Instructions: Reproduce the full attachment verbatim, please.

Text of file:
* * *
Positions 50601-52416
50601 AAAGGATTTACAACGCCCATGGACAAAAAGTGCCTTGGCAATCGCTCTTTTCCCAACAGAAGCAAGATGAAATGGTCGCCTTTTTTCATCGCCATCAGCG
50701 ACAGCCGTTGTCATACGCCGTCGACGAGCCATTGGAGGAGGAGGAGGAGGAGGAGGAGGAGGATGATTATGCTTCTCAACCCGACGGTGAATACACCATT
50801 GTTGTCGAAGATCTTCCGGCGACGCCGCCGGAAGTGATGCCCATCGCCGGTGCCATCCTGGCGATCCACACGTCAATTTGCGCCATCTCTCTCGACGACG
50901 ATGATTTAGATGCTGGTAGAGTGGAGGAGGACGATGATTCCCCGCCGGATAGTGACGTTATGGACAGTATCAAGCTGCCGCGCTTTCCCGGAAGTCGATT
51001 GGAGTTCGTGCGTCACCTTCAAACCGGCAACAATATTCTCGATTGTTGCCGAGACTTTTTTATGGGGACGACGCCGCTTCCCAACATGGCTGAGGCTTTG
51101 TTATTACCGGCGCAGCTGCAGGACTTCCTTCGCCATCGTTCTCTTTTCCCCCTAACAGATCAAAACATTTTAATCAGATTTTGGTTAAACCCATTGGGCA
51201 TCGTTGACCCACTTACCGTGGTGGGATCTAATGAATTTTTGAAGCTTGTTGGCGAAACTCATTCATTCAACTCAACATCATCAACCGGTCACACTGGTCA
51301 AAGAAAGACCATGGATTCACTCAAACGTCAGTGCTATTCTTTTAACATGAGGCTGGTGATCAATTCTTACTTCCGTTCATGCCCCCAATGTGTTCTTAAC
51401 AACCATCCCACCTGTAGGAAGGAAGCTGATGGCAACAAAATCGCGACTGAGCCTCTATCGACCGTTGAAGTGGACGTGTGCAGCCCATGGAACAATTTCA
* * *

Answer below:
Positions 50601-52416
50601 AAAGGATTTACAACGCCCATGGACAAAAAGTGCCTTGGCAATCGCTCTTTTCCCAACAGAAGCAAGATGAAATGGTCGCCTTTTTTCATCGCCATCAGCG
50701 ACAGCCGTTGTCATACGCCGTCGACGAGCCATTGGAGGAGGAGGAGGAGGAGGAGGAGGAGGATGATTATGCTTCTCAACCCGACGGTGAATACACCATT
50801 GTTGTCGAAGATCTTCCGGCGACGCCGCCGGAAGTGATGCCCATCGCCGGTGCCATCCTGGCGATCCACACGTCAATTTGCGCCATCTCTCTCGACGACG
50901 ATGATTTAGATGCTGGTAGAGTGGAGGAGGACGATGATTCCCCGCCGGATAGTGACGTTATGGACAGTATCAAGCTGCCGCGCTTTCCCGGAAGTCGATT
51001 GGAGTTCGTGCGTCACCTTCAAACCGGCAACAATATTCTCGATTGTTGCCGAGACTTTTTTATGGGGACGACGCCGCTTCCCAACATGGCTGAGGCTTTG
51101 TTATTACCGGCGCAGCTGCAGGACTTCCTTCGCCATCGTTCTCTTTTCCCCCTAACAGATCAAAACATTTTAATCAGATTTTGGTTAAACCCATTGGGCA
51201 TCGTTGACCCACTTACCGTGGTGGGATCTAATGAATTTTTGAAGCTTGTTGGCGAAACTCATTCATTCAACTCAACATCATCAACCGGTCACACTGGTCA
51301 AAGAAAGACCATGGATTCACTCAAACGTCAGTGCTATTCTTTTAACATGAGGCTGGTGATCAATTCTTACTTCCGTTCATGCCCCCAATGTGTTCTTAAC
51401 AACCATCCCACCTGTAGGAAGGAAGCTGATGGCAACAAAATCGCGACTGAGCCTCTATCGACCGTTGAAGTGGACGTGTGCAGCCCATGGAACAATTTCA